There’s nobody else I’d want to have by my side while I’m chasing this dream. I can’t thank my Mom enough for always letting me bring her, even when it’s probably not the wisest idea. Because who else would I be passed out with at 3:30 in the morning on the way to Wenatchee in the backseat of the pickup. But at the end of the day my Mom knows Cookie is my sanity. Plus, I know Cookie loves to go to the barrel races because chances are there’s a kid with a lunchbox and he or she is more than likely to share whatever is inside.

I’ll never be able to thank Cookie for everything she’s done for me the last two thirds of my life. For listening when nobody else would, being Tana’s best dog friend, comforting me when I needed it, those long drives at sunset that ended with whipped cream and bones from coffee stand girls, and for just being you. Other dogs will come in my lifetime, but nobody will ever be Cookie.

Making Choices

With everything in life you have to make a choice and horses are just another part of making choices. Which saddle pad to buy, do you enter that barrel race or this rodeo, are you going to be gone all weekend or pick one to attend, how many shoes are you going to put on your horse all summer? These are all choices we make daily, often times without even realizing it.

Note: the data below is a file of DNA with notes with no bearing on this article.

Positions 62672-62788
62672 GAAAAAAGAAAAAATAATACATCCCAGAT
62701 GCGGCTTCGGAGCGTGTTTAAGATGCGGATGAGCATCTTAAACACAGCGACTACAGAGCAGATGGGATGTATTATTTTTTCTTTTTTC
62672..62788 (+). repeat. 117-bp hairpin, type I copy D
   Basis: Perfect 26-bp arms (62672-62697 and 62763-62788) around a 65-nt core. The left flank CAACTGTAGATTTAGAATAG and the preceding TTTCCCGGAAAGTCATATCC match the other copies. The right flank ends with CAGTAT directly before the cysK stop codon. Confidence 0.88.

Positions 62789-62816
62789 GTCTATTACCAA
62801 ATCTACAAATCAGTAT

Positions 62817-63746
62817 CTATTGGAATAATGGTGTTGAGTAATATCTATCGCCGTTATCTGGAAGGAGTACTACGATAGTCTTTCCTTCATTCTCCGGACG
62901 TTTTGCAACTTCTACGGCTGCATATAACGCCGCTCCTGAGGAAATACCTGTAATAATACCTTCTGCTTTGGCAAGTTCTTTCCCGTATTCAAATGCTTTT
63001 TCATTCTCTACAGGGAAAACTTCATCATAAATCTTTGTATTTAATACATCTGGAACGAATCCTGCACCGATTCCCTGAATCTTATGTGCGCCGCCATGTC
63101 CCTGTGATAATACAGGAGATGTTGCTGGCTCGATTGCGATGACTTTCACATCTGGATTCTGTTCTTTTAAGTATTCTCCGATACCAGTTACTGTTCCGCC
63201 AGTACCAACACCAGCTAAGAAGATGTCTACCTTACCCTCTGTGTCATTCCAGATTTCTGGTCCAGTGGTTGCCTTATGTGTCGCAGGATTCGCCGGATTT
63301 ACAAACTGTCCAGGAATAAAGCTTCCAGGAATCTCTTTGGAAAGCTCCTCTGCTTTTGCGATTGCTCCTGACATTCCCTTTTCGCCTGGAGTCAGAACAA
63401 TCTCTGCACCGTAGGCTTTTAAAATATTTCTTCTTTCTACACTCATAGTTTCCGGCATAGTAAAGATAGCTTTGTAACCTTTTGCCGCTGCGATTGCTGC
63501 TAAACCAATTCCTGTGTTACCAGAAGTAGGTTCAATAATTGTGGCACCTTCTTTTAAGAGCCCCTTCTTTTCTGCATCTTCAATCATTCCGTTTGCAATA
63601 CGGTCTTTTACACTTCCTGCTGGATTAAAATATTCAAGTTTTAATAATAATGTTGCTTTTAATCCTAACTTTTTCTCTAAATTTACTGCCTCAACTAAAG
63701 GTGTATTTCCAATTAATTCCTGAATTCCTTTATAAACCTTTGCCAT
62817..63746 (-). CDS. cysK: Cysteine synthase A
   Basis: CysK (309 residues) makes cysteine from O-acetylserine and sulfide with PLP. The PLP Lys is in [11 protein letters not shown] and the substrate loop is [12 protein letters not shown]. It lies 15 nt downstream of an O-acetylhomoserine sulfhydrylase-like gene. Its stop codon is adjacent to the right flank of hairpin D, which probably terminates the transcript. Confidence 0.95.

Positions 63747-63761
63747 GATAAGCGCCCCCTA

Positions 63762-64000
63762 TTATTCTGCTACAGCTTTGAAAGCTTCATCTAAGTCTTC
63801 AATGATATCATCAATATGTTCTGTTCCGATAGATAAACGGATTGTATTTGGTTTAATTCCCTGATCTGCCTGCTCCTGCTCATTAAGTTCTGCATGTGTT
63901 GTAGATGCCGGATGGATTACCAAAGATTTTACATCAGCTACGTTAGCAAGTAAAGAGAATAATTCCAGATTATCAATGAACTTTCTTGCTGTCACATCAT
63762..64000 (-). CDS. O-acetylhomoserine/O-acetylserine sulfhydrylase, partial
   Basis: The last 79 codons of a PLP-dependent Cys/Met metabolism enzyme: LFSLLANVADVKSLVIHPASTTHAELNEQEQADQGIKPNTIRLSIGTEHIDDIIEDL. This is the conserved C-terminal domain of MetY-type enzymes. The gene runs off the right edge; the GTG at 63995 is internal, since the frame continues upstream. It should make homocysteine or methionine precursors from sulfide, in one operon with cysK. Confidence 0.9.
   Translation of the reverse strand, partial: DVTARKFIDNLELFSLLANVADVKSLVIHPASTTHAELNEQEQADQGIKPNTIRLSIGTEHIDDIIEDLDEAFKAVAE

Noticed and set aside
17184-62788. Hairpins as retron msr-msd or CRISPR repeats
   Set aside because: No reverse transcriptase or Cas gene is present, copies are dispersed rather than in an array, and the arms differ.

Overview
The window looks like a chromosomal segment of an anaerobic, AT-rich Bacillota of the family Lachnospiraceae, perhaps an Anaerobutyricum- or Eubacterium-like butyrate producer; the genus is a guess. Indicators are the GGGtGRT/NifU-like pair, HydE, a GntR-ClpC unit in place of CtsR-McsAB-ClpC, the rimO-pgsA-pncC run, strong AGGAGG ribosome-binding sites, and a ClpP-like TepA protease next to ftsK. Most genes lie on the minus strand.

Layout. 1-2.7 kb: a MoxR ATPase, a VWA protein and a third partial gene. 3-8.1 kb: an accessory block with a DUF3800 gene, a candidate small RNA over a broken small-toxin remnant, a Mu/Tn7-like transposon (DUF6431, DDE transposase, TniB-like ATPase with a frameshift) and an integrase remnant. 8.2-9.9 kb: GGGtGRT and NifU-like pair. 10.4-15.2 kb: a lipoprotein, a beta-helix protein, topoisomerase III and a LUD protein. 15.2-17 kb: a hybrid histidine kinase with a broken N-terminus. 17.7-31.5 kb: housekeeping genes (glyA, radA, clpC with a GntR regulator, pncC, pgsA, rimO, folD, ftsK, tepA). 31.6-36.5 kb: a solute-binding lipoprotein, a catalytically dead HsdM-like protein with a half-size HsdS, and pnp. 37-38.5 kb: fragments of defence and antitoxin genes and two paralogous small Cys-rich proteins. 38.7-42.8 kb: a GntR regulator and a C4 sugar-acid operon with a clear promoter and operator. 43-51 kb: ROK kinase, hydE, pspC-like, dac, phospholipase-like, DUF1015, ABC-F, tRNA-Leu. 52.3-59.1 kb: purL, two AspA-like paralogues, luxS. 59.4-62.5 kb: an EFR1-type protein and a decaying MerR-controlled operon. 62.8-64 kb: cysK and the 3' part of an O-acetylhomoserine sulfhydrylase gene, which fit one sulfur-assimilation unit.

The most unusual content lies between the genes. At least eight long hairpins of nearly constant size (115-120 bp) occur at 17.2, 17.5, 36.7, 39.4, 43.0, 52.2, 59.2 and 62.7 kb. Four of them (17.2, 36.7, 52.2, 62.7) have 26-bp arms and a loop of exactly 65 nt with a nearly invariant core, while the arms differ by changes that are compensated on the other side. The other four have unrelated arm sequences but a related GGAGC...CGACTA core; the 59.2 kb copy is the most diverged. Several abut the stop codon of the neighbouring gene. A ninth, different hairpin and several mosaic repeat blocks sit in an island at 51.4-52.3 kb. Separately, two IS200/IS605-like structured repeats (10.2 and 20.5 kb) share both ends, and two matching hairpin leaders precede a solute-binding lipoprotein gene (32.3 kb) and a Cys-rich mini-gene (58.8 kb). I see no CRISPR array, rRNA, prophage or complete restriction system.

Lisa Lockhart and Louie, my favorite celebrities 

Just like with anything the “celebrities” of barrel racing and rodeo affect what the everyday people are going to use. When Fallon Taylor came out with her helmet line everybody bought them and they started dying their pants wild colors just like Fallon. People are going to listen to NFR people who get to live the dream about the products they trust from tack to supplements to therapeutic products. I am one of those people that waits awhile to see if a product is all its cracked up to be before I try it. For example when Back on Track started becoming “the next big thing” I held off, watched if they worked, waited to see if the product lasted and then went out and bought them. I started out with just one pair of quick wraps, won another pair a few weeks later and in the last few months I’ve bought the mesh sheet, saddle pad liner, and hock boots. Needless to say, I LOVE Back on Track, and so does my filly. She was that spoiled two year- old who got to wear it and so now as a coming five year-old she absolutely loves it.

Fallon Taylor’s Helmet Line

I’ve never felt the need to always be up with the trends but instead do what works best for me and my horse. People probably think I’m crazy for waiting to put my boots on until right before I run but it’s what works or scratching her neck right before we go in the arena. I’ve struggled a lot with loading Tana in the trailer (she got her stubborn side from me), but what works is opening both trailer doors so I do it.

Tana being spoiled in all her Back on Track producs